[pagebreak]
    PART V
    This section will be small compared to most of the parts because it involves the black highlighting and the metallic trim of the armour. It receives a part by itself because of the time involved, effect on the model and the large area it encompasses.

    Once I was finished with the head I sprayed the model with GW Matte varnish to protect all the work to date. This spray caused me to doubt my black highlights because they were flat and the model was a slight gloss. This effect was hard to see around and I had to trust that the line highlighting I was doing was going to look good when finished.
    Line highlighting the areas around the trim is not realistic at all. But I wanted to be able to show separation between the black of the armour and the soon to be silver trim.

    I first applied a broad highlight of 80/20 Chaos Black [CB]/Shadow Grey [SG]. This was not a neat controlled highlight since I hoped it would blend into the black once the model was finished and sprayed. Now, by not neat, I guess I mean tight and sharp because the pictures show I still had smooth lines. In the picture that follows you can see how stark the contrast is, and that is what I mean by the effect of the spray.



    Once this was finished for the entire body and arms I applied the next highlight of 80/20 SG/CB [dark SG]. This was a true line highlight and the paint had to be at just the right consistency for me to keep the lines so smooth and even. I had to dilute the paint a number of times as I worked due to evaporation over the time it took me to do the lines. It is funny that quite a few people that commented on the statue mentioned the straightness of the lines. Now, from a painting standpoint they are unremarkable and unrealistic and were not intended to catch any ones eye. They were meant to fade into the model as a contrast breaker. So I was quite surprised by these comments and at the same time flattered. Lining so much large area was tedious and I spent many hours at a near oxygen deprived state holding my breath between strokes. The real 'trick' is to have the correct paint consistency, which is just thin enough to not have the positive surface tension seen in thick paint. This means that when the paint is in the pot and you tip it a bit the surface of the paint just flows up the side without a raised 'lip'. So, this paint was much thicker than I usually use but still thinned quite a bit. The other 'trick' is to start your line over the preceding line section. This makes it seem like one smooth line when you are finished.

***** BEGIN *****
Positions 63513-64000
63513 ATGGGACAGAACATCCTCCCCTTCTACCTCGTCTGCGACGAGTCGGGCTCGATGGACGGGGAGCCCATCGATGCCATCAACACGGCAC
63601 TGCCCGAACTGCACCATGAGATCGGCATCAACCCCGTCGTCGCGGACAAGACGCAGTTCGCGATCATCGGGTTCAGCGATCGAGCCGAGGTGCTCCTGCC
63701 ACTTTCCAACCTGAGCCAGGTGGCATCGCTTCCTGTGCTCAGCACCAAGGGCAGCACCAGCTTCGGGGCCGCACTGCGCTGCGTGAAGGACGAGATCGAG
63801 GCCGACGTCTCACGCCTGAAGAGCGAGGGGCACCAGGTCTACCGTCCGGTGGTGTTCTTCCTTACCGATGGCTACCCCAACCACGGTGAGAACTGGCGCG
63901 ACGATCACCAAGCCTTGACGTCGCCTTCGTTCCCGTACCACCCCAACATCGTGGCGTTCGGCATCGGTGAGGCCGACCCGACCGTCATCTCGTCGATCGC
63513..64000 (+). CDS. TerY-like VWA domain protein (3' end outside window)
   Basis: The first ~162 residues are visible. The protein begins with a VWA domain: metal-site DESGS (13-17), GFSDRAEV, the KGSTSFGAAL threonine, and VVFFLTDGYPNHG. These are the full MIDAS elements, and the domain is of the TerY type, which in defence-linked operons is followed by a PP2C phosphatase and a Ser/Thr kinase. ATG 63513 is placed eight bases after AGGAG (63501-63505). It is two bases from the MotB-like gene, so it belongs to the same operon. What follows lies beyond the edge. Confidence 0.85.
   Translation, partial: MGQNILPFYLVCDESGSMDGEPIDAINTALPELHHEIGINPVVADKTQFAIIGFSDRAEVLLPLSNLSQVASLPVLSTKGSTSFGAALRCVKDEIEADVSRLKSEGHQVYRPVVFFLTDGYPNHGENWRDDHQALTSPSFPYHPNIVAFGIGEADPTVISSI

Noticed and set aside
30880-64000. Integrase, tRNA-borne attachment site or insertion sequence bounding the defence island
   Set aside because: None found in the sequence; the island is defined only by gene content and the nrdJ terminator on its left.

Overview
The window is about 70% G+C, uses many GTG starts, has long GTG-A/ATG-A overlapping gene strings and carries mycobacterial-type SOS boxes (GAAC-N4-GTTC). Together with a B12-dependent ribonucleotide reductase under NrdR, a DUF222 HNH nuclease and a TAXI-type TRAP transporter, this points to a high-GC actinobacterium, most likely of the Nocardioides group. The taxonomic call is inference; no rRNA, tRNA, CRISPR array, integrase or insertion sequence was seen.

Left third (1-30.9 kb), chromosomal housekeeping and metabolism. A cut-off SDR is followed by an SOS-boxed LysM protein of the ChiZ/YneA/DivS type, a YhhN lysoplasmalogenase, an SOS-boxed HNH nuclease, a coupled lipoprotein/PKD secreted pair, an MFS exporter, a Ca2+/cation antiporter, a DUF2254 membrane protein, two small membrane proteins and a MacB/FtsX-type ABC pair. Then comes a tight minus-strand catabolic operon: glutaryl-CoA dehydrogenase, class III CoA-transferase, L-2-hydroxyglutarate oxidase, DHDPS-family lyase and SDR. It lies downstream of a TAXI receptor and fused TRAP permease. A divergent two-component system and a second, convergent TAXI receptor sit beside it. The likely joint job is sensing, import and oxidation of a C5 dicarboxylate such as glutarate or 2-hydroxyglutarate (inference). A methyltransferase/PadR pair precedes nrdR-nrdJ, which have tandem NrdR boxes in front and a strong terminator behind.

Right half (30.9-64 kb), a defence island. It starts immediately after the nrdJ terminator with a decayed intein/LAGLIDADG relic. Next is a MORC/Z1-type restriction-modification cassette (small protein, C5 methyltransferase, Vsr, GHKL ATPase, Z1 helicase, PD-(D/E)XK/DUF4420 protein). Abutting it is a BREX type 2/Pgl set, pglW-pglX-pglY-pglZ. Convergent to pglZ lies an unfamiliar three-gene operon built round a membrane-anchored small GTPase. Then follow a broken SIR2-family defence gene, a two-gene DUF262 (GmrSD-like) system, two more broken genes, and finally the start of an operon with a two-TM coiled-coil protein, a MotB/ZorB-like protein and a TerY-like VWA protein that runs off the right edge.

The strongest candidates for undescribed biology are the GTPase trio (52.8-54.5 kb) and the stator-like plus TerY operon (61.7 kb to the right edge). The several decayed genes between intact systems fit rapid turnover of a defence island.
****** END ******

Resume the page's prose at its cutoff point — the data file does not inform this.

The third highlight on the black was 80/20 dark SG/Codex Grey. This was done only occasionally over the above highlight where I thought I would like a bit more contrast once the silver was on the trim. It was done totally to feel with no regard for lighting effects.

    At this stage the black was finished. There is battle damage all over the armour and I decided to leave it unhighlighted. Basically, I didn't do it and so the damage disappears on the final model. I didn't want to draw the eye to the armour plates and I felt that the damage would have done just that.

    With the black highlighting done I sprayed the figure so I could see what the final effect I had achieved would look like. I really liked it once it was sprayed and the entire plate was semi-gloss. At this stage I did however, find the grey line highlights a bit too sharp and hoped that the metallic trim would shift the focus of the eye.

    Like I said in part IV I found the basis for my trim while doing the airlock seal for the terminator helmet. So just like before I based the areas in 40/60 CB/ Boltgun Metal [BM] then proceeded to highlight the inner and outer rims and the inside raised areas [like rivets] with: 20/80 CB/BM, 100% BM and 80/20 BM/ Chain mail [CM]. Once this base was done for the body section I started to add selective highlights to angles that mirrored where the lighter grey highlight was. The purpose for this was to act as a bridge between the black and the metallic. These highlights were 50/50 BM/CM, 30/70 BM/CM, 10/89/1 BM/CM/Cammo Green. This touch of cammo green allows a subconscious tie in to the face. I then did 100% CM followed by 100% Mithril Silver at most of the rivets and sharp end points of the trim. The reason for this sharp transition in brightness is I wanted these areas to really stand out on the armour and this increased contrast does just that.

    [pagebreak]The finished article!